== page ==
It’s about the process

by GSchulz 20. March 2014 04:57

    Ryan, a software sales rep, had been having a rough day. He’d been bombarded with questions from several customers and gotten behind on work he needed to finish before the end of the day. Then, he got a call from Wayne, a prospect who introduced himself by saying: “I’ve heard great things about your engineering software package. I saw a demo about a year ago, and was not in a position to purchase it at the time. But since then, it’s become very apparent that I need to integrate it into my system.” “Wow,” Ryan thought. “This will be easy. It’s about time something went right today.” Then, Wayne said: “I need to know about the cost, the tech support and how soon it can be installed.” Ryan immediately went into his pitch.

He discussed tech support in detail, covered availability and other options, and explained that the price was $12,000, with 30-day terms. Wayne’s response was unexpected. He said that $12,000 was quite a hefty price tag and he needed a couple of days to think about all of this more carefully. He’d call Ryan back next week. Ryan did a double take. “What just happened?” he thought. “This sale was in the bag, a sure thing. He really needs it and now he’s thinking it over? He said he needed the software right away.” And that was the end of the call. So, what happened? Ryan got lazy, plain and simple. He thought Wayne was sold. All he had to do was give him the information he needed, then write it up. He got fooled into assuming the sale without doing the work. He never got Wayne to talk about why he was looking now, with what seemed to be a real priority about buying the software. The entire transaction was conducted at the intellectual level, without any real understanding of the true need. So, what happened? Ryan was lured into taking shortcuts. He mistakenly thought the prospect’s enthusiasm was as sure as a sale. No matter. You need the time to qualify the prospect and make sure he’s real before giving out information or making your presentation.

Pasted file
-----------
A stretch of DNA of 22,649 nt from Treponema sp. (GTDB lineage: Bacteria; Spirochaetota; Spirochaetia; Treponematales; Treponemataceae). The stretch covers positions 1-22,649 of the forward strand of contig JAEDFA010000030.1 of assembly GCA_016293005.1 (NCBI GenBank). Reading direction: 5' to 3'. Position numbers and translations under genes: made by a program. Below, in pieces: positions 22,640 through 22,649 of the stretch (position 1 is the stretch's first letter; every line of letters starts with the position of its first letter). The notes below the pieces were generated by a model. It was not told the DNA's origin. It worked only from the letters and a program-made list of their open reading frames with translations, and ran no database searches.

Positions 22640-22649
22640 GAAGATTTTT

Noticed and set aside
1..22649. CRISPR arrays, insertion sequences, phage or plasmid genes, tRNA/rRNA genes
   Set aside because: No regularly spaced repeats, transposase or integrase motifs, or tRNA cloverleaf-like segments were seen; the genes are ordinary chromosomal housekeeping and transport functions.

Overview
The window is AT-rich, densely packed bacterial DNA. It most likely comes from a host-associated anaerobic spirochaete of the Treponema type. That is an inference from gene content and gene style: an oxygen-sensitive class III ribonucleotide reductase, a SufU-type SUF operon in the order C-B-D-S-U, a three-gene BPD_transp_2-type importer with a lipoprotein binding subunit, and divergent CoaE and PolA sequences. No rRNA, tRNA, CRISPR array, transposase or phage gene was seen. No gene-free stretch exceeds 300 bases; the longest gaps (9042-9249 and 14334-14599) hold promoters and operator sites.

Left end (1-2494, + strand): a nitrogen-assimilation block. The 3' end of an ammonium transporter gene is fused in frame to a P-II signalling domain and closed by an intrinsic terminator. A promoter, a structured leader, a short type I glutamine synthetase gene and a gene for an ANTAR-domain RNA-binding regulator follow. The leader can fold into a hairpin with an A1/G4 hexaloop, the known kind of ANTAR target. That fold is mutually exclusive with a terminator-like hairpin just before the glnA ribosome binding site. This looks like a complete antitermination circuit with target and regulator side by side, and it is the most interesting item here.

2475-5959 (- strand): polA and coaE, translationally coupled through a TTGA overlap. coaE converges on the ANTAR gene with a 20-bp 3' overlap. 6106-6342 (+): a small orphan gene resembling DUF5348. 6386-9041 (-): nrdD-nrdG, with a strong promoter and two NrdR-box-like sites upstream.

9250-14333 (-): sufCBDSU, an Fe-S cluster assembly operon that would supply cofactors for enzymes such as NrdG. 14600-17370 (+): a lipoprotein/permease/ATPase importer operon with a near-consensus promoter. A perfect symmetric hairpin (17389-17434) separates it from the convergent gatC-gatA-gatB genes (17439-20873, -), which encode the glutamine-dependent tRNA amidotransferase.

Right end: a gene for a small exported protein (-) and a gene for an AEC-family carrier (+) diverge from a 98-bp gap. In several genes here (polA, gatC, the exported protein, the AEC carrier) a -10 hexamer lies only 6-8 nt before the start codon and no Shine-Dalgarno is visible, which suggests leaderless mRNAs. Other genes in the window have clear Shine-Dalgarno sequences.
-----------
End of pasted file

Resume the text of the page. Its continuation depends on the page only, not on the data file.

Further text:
In Ryan’s case, a couple of questions would have made a world of difference. He might have said: “Before we discuss pricing, help me understand why this software is so important. I want to make sure the application is correct for you. Would you mind if I ask you a couple of questions?” Of course, you’re digging in to find out what is really going on. It is so important to gather this information before you discuss price so you can truly have an understanding of not only why they want the software, but the consequence of not installing it. Once you give away your information – whether on the phone, in a presentation or in the form of a proposal – you have given up any form of control and are literally at the mercy of the prospect. Remember: It’s not about the sale; it’s about the process.   Greta Schulz is a sales consultant for businesses and entrepreneurs. For more sales training tips and tools, or to ask her a question, go to www.schulzbusiness.com or email greta@schulzbusiness.com. Click here to share this post.